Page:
Reform of arbitration in Russia successful and now in need of refining
Russia’s arbitration reform can be said to have been successful; some legislative amendments in this area are needed, but these should not be drastic. That said, however, the sector is not yet competitive when looking at the number of disputes in the state judicial system. That was the conclusion reached by those attending the Public Meeting of the Council for the Improvement of Arbitration on Efforts to Develop Domestic Arbitration, which took place as part of the St. Petersburg International Legal Forum.
An effective arbitration system has been built in Russia, and the development of the sector merits praise
“The Federal Law on Arbitration laid the legal foundations for the establishment and running of permanent arbitration institutions in the Russian Federation. Enough time has now passed since the law was passed for us to objectively assess the results of the reform and outline pathways for the further development of the sector. <...> The legal foundation of 2015 paved the way for a robust system of permanent arbitration institutions and regional branches to be built. These bodies meet high standards of impartial and independent arbitration. While arbitration is not yet competitive when looking at the number of disputes in the state judicial system, the development of the sector merits praise,” Konstantin Chuychenko, Minister of Justice of the Russian Federation.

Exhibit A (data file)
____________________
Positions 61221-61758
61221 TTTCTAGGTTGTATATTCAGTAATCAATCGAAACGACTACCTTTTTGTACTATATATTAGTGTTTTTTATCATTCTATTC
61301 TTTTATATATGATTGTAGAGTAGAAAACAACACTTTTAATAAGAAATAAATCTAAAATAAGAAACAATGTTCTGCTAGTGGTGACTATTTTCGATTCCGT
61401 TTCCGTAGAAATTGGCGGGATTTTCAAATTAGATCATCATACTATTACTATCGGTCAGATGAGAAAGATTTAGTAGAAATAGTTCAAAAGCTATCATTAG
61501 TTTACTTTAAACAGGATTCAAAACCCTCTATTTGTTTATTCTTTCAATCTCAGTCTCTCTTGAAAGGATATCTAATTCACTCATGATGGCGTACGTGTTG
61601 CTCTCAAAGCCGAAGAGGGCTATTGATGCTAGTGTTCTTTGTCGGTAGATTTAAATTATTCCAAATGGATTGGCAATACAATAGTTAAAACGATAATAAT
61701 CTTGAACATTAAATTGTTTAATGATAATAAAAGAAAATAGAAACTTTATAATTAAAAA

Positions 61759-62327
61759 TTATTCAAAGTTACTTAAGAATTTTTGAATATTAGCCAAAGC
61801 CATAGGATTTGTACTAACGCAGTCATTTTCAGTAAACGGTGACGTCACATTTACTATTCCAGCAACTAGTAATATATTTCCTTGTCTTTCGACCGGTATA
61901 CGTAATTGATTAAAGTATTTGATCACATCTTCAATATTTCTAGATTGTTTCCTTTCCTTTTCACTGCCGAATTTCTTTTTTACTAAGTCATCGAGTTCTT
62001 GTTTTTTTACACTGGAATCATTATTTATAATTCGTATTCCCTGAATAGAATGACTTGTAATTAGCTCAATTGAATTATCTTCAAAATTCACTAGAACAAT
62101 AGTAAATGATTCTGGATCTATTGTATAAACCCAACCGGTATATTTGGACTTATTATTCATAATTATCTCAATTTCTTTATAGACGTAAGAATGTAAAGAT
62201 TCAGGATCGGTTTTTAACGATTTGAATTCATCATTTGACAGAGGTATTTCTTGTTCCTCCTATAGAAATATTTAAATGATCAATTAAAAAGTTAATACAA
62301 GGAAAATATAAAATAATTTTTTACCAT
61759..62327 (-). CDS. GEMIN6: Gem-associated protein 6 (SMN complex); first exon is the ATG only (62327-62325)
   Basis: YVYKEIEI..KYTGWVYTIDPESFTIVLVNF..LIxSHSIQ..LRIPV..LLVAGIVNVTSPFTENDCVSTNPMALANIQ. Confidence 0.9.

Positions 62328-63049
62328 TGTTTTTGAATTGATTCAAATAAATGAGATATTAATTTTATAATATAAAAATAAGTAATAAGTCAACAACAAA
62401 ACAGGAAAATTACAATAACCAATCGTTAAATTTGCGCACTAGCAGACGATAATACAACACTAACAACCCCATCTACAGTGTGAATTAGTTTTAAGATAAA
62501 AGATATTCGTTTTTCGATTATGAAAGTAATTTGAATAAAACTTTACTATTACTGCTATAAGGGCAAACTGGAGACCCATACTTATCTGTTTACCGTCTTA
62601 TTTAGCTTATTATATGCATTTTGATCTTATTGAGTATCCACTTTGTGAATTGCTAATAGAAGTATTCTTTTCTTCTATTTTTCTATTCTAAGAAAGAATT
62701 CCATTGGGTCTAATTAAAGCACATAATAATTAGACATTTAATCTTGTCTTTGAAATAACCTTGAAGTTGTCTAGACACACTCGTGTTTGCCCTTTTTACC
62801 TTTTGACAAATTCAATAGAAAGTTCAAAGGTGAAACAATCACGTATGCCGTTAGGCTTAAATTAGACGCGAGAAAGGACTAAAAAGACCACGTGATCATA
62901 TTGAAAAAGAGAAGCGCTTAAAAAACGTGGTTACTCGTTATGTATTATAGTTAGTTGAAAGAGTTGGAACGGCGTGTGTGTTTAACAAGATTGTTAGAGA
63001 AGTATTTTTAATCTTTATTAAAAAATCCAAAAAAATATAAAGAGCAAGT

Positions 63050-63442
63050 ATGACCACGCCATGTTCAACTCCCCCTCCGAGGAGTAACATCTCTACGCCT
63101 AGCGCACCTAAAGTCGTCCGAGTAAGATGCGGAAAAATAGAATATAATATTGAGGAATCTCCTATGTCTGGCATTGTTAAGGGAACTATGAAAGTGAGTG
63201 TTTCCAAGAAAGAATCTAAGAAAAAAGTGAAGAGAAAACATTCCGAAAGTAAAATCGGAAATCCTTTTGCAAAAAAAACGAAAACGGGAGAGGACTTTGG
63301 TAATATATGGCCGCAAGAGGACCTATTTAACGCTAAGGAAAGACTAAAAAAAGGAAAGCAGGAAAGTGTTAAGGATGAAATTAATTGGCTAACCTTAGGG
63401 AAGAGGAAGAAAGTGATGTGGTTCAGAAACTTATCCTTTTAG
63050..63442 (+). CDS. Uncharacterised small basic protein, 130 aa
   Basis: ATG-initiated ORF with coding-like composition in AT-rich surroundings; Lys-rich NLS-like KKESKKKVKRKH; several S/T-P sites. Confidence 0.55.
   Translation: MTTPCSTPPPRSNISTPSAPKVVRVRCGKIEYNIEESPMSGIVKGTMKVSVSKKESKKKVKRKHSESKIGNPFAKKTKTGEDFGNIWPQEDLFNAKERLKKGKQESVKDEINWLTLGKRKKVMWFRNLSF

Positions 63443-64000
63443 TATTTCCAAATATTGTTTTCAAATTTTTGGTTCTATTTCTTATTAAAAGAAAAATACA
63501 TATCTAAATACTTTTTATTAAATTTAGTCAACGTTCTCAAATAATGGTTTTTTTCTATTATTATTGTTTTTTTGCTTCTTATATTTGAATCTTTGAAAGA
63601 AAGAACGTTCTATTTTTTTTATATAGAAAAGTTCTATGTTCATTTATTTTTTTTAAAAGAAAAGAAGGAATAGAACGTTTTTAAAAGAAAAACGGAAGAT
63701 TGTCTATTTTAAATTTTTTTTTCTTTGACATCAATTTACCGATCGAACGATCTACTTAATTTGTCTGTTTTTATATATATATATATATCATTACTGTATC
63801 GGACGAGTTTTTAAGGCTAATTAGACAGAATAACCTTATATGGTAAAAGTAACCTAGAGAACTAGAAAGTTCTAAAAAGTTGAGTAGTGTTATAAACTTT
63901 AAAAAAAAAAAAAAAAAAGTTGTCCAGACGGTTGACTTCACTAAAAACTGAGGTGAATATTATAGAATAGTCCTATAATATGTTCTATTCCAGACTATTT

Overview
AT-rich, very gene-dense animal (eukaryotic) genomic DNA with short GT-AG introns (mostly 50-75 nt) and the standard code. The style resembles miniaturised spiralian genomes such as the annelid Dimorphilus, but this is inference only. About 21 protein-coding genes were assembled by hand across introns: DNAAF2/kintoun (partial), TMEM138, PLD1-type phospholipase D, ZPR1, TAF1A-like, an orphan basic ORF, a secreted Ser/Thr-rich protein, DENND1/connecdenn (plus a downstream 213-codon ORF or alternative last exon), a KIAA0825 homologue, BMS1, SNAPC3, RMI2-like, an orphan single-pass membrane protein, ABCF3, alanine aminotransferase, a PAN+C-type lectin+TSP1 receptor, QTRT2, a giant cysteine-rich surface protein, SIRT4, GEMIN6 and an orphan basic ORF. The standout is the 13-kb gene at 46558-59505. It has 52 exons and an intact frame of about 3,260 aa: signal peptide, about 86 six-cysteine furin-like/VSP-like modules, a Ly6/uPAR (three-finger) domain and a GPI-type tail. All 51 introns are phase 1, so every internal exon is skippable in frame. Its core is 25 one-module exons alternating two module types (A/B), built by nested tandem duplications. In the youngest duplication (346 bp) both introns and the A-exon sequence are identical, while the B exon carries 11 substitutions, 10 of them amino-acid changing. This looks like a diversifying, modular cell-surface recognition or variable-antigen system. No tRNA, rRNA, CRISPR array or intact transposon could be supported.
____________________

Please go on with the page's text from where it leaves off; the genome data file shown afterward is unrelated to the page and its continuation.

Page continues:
“A fairly effective system of arbitration institutions has been built in Russia. In addition, effective legislation on arbitration has been drawn up. However, we should remember that some problems do exist, and that the arbitration sector is finding it fairly difficult to compete with the state judicial system, which is also fairly effective,” Alexander Varvarin, State Secretary, Vice President for Legal Regulation and Administration, Russian Union of Industrialists and Entrepreneurs.
“It is the view of our colleagues that the reform of arbitration courts was very timely. <...> Efforts to create a reliable network of professional independent arbitration centres in Russia have paid off,” Alexandra Nesterenko, President, Association of Corporate Lawyers.
Drastic changes to legislation are best avoided at this stage, despite them being inevitable at some point
“There was a specific logic developed to underpin this reform which looked ahead to the next 15–20 years. So, it is our view that we do not need to make any drastic measures to legally amend these well-thought-out approaches. Let’s allow things to settle. Let’s give arbitration bodies, state courts, and businesses time to reach common ground. We will then develop experience as a result. Basically, it’s important to learn how to work together and in line with the new rules,” Alexandra Nesterenko, President, Association of Corporate Lawyers.
“In my opinion, in order for the arbitration sector to become attractive, we still need to protect the stability of this legislation. The law has turned out to be fairly successful – it works. The problems that existed before the adoption of the law have gone. Others have appeared, but I would say that they are smaller in nature,” Yulia Goryacheva, Retired judge at the Supreme Court of Arbitration of Russia.